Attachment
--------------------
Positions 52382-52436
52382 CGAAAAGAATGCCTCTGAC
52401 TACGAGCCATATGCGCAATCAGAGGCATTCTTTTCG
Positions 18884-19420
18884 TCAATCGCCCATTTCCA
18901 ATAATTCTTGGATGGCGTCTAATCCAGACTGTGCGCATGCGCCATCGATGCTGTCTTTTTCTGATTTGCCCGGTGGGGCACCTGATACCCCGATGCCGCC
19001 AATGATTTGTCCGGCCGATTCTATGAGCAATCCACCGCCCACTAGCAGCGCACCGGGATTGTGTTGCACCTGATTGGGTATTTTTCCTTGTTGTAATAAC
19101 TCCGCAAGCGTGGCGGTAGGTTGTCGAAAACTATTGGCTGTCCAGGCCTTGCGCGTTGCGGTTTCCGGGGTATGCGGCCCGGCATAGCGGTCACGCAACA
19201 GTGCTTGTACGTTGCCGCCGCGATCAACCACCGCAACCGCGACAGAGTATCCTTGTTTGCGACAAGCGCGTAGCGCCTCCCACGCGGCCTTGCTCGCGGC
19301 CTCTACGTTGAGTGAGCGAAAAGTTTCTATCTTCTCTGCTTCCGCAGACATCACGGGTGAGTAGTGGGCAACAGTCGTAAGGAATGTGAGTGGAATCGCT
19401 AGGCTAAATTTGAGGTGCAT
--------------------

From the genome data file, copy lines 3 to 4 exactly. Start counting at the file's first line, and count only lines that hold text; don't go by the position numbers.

52401 TACGAGCCATATGCGCAATCAGAGGCATTCTTTTCG
Positions 18884-19420